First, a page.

Why is the state of Ferdinand and Miranda's relationship at the end of Shakespeare's The Tempest significant?
At the end of The Tempest the engaged couple is ready to set sail for Naples where they will be married and eventually become king and queen. King Alonso and Prospero fully support their marriage. The impending wedding is the "happiest" part of the ending of The Tempest. Not only does it bring joy to Miranda and Ferdinand, but it is in this union that all the wrongs of the past have been righted. Their marriage reestablishes a social order that is good for those around them, suggesting that Shakespeare also believes that good and just governance is important for society, not just for individual happiness. From a more cynical viewpoint it also shows that Prospero has secured a very advantageous marriage for his daughter. The king of Naples is a greater ruler than the duke of Milan, so Prospero has advanced his family's social position as well as regaining his original one.
Why is it significant that so many characters express the desire to rule the island throughout Shakespeare's The Tempest?
At the beginning of the play Prospero has taken over as the ruler of the island. Caliban is eager to regain control over the island. When Gonzalo sees the beauty of the island he imagines the ideal commonwealth that he might establish there. Stephano, too, becomes greedy and ambitious about making the island his own dominion. The motivation for becoming ruler is different for the different men, but in each case they suggest that they would be the best ruler. In this way Shakespeare suggests that everyone has some desire to control and to order the world the way he or she wants. He also raises the question about what the "right" kind of control should look like.
What is the difference between the magic of the witch Sycorax and of Prospero in Shakespeare's The Tempest?
Readers learn about the nature of the witch Sycorax early in the play when Prospero explains how the "foul witch Sycorax" had performed "mischiefs manifold, and sorceries terrible." She imprisoned Ariel in a tree before she died. Nothing about Sycorax's use of magic was noble or life affirming, and there are many allusions made in the play that suggest her powers came from controlling hellish or devilish spirits. Prospero, on the other hand, has learned magic in order to put things to right, and the spirits he controls are connected with more positive ideas of angels and natural forces. Also Prospero does not harm anyone, even keeping the sailors in a sleeping spell while he brings about restoration with his brother, the king, and others. In the end Prospero uses his magic to release Ariel from any servitude.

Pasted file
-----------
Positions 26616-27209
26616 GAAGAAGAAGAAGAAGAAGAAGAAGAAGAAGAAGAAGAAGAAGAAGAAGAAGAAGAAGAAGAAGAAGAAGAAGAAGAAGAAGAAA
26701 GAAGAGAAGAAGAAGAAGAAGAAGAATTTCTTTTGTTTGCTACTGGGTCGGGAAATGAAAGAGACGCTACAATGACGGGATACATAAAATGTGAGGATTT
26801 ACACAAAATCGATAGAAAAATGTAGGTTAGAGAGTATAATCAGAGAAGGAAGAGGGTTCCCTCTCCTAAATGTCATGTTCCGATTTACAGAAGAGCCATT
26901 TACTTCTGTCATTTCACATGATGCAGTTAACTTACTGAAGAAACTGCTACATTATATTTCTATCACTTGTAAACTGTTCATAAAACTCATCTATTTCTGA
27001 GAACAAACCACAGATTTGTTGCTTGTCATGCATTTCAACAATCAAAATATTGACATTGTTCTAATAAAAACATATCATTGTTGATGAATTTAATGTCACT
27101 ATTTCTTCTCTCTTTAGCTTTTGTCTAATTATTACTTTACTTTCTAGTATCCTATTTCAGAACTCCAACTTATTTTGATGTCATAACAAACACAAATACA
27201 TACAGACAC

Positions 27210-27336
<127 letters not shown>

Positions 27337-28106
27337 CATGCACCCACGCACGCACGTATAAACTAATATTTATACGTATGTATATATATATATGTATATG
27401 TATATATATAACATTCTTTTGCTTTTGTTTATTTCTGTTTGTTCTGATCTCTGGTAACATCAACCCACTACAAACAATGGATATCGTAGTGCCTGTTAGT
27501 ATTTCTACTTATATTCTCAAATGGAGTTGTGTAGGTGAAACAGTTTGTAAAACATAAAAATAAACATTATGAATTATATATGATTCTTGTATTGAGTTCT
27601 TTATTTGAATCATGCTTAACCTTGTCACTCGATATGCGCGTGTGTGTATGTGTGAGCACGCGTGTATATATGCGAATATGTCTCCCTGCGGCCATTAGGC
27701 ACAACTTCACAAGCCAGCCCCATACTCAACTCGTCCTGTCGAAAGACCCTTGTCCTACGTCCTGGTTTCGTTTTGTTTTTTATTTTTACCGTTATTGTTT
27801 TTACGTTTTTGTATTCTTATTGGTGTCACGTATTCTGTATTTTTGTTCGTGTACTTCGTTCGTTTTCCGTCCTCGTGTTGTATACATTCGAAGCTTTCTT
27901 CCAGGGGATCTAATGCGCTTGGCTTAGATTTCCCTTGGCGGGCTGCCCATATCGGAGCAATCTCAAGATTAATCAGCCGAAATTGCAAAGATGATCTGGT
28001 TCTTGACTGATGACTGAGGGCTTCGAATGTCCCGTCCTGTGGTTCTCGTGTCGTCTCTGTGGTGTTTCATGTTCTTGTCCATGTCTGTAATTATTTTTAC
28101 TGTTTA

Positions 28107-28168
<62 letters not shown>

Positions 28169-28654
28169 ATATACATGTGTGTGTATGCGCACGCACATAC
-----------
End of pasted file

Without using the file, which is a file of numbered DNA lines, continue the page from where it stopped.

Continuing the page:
In Shakespeare's The Tempest how did Prospero rule Milan before he was exiled, and how might he rule differently when he returns?
Prospero was a distracted and gullible ruler when he was the duke of Milan. His desire to study his books kept him disengaged from his people, and he put his brother in charge of many aspects of his government. Now that Prospero has seen the outcome of poor leadership, he is ready to return to Milan and rule differently. He has learned to rule in his time of isolation, and he is at ease with wielding power over others. He destroys the very books that were once his obsession, showing restraint and a willingness to self-sacrifice. Throughout his experience Prospero has learned the value of patience, justice, and of mercy, all elements of a virtuous and benevolent ruler. However, Prospero hints at the very end of the play, just before the Epilogue, that he plans to "retire me to Milan, where/Every third thought shall be my grave." This suggests that a part of him will remain contemplative and philosophical despite his satisfaction with being restored as the rightful ruler of Milan.
What is the significance of the relationship between music and Ariel in Shakespeare's The Tempest?
Ariel is associated with the higher, spiritual order of human nature and its expression through poetry and music. Critics such as Rutland Boughton posit that the value of music in The Tempest is its ability to call forth the "rhythms and moods" of the spiritual world in a way that poetry can only approximate. Prospero's belief about the link between music and the spirit world is made evident when he speaks of Ariel's art as "some heavenly music" and discloses that it is on account of this music that he can "work [his] end upon their senses" in Act 4, Scene 1. When Prospero frees Ariel from his service, he also sets down his staff and ability to use magic to access the musical spirit world.